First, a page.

Barriers to accessing health care services for children with disabilities in Southern Africa: The case of Namibia


Publication date



Oslo and Akershus University College

Document type


Master in International Social Welfare and Health Policy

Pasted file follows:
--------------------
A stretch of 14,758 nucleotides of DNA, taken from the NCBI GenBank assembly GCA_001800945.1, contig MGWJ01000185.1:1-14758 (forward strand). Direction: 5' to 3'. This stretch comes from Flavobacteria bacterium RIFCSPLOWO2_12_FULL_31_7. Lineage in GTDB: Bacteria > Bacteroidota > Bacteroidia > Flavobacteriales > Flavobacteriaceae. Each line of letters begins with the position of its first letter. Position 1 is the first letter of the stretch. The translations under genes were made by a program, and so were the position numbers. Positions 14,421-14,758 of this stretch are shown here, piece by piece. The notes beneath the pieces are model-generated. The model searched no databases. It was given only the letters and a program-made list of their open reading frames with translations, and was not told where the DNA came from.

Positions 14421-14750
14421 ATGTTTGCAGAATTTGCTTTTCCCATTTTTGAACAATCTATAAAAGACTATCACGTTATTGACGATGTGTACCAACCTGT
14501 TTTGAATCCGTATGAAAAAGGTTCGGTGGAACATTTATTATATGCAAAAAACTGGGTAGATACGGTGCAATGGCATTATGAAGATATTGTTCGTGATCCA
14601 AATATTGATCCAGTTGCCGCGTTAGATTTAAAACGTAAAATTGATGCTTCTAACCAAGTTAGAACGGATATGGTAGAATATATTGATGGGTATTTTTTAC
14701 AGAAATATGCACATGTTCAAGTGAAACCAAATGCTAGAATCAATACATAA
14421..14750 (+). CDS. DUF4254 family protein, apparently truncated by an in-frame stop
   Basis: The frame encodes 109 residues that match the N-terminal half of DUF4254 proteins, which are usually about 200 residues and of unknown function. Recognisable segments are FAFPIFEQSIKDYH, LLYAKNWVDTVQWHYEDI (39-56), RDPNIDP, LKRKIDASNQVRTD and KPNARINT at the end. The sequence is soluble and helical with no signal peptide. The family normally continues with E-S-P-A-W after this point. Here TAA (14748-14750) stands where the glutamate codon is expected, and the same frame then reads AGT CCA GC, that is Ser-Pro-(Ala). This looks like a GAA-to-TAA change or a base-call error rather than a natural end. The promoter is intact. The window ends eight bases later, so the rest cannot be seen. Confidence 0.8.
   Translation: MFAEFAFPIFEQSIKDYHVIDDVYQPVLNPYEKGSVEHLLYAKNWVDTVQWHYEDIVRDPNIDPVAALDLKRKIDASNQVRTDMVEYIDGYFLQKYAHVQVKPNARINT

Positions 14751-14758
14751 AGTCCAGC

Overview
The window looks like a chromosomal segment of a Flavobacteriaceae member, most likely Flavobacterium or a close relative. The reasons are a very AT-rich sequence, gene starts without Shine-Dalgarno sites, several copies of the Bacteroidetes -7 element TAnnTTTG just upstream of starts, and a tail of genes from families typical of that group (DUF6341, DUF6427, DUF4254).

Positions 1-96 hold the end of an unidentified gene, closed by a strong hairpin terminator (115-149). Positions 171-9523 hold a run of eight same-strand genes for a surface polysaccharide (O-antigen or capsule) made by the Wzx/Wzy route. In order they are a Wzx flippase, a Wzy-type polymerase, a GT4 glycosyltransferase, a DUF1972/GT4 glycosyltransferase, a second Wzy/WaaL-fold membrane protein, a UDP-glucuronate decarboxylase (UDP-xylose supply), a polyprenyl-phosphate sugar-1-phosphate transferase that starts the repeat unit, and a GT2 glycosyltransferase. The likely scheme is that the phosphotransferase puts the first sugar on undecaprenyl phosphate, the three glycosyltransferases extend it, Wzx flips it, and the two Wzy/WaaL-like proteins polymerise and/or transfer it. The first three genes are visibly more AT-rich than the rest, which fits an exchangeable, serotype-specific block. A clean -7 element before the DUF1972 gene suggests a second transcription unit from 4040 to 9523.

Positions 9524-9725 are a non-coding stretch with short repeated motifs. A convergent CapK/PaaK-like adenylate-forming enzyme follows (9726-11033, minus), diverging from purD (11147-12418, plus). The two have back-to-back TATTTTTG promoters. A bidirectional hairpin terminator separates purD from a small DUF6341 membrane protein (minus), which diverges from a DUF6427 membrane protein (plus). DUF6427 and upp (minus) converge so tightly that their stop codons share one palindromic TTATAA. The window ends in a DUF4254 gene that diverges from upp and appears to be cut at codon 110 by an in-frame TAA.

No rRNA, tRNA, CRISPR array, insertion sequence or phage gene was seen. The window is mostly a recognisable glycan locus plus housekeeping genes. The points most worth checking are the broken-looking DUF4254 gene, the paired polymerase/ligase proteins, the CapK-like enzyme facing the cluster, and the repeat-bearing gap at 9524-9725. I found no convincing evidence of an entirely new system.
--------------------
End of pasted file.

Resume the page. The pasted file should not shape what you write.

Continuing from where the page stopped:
In developing countries there has been a reduction in infant and child mortality as a result of advancement in disease management and socio-economic developments. Within this survivor group are children with disabilities. Despite the high potential that adequate health care interventions hold for the improvements in quality of life for this vulnerable group, health care access has remained limited in many parts of southern Africa, Namibia included. This poor access to health care presents challenges to realizing the rights as envisaged by the United Nations Convention on the Rights of Persons with Disability and to the attainment of the health for all initiatives. In order to assist with improving the health outcomes of children with disabilities, this study was formulated to review the literature on the barriers to access which prevent children with disabilities from utilizing health services in southern African countries with a particular focus on Namibia. The review found out that the barriers to access occur when the density of health care facilities is low and in settings where the transportation system, road networks and infrastructure is poor. Most of the studies under review further noted that even in cases where health services are well distributed and available other factors act as barriers to access. These factors include limited financial resources and poor quality of health services. Of paramount importance was the interplay between poverty and access to healthcare. With the analysis finding that use of health care services is rationalized on a cost benefit ratio. Given the complexities of the challenges that children with disabilities face when accessing health care service, it is becoming essential to strengthen the human rights based approaches to ensure equitable access to health care services.


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